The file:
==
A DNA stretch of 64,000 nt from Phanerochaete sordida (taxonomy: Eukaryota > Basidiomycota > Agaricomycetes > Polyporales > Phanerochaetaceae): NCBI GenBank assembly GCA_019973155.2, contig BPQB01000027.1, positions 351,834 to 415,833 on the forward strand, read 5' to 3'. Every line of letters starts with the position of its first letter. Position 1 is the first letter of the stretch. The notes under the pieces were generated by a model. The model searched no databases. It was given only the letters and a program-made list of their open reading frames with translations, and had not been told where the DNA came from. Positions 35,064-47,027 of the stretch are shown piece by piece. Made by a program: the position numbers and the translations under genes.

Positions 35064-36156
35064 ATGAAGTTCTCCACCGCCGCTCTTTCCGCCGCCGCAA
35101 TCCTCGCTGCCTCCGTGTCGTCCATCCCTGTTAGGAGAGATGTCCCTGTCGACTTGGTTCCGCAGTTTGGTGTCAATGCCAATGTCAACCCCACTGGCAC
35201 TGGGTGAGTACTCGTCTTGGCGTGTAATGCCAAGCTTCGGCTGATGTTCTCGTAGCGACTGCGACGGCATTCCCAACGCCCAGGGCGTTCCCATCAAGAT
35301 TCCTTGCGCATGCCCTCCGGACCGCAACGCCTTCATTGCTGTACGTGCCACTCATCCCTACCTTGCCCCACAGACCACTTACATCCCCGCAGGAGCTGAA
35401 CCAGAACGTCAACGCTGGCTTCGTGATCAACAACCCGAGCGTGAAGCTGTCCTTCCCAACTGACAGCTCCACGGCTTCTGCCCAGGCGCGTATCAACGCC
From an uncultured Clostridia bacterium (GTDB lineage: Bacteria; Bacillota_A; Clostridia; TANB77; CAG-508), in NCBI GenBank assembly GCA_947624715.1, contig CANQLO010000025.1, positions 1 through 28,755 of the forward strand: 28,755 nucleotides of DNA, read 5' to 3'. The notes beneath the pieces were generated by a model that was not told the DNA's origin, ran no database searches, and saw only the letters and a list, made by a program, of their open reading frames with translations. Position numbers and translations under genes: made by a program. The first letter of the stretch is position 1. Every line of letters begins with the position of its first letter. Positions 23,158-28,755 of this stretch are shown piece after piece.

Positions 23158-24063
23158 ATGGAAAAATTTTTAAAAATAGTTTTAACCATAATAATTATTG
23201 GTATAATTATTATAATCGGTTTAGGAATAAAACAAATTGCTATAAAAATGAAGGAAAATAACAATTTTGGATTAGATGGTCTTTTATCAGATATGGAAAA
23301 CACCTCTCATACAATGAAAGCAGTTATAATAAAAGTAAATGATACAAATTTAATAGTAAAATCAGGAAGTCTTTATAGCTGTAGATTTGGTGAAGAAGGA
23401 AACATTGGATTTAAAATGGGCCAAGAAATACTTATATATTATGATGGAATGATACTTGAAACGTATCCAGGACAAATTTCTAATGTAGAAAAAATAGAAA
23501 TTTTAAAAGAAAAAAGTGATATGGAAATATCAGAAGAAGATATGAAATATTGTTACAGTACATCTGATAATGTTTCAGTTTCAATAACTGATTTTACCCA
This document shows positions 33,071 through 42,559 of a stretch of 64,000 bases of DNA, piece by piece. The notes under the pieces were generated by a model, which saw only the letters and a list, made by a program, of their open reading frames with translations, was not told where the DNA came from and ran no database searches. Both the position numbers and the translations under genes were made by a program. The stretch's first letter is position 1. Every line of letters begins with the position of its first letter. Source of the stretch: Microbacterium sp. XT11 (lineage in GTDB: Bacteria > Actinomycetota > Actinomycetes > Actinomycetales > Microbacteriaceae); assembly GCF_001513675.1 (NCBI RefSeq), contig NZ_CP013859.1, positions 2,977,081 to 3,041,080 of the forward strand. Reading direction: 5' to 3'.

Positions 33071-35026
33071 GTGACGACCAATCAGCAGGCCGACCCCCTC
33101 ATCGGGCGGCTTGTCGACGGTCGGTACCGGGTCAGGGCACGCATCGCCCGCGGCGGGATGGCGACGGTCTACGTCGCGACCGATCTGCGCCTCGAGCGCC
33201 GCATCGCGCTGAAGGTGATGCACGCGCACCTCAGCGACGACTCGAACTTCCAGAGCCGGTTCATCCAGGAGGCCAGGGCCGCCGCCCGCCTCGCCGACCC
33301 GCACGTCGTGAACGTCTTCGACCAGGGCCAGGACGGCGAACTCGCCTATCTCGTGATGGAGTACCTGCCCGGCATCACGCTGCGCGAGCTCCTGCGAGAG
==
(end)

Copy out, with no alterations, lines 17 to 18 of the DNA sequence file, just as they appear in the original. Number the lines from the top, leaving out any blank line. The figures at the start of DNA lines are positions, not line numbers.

33071 GTGACGACCAATCAGCAGGCCGACCCCCTC
33101 ATCGGGCGGCTTGTCGACGGTCGGTACCGGGTCAGGGCACGCATCGCCCGCGGCGGGATGGCGACGGTCTACGTCGCGACCGATCTGCGCCTCGAGCGCC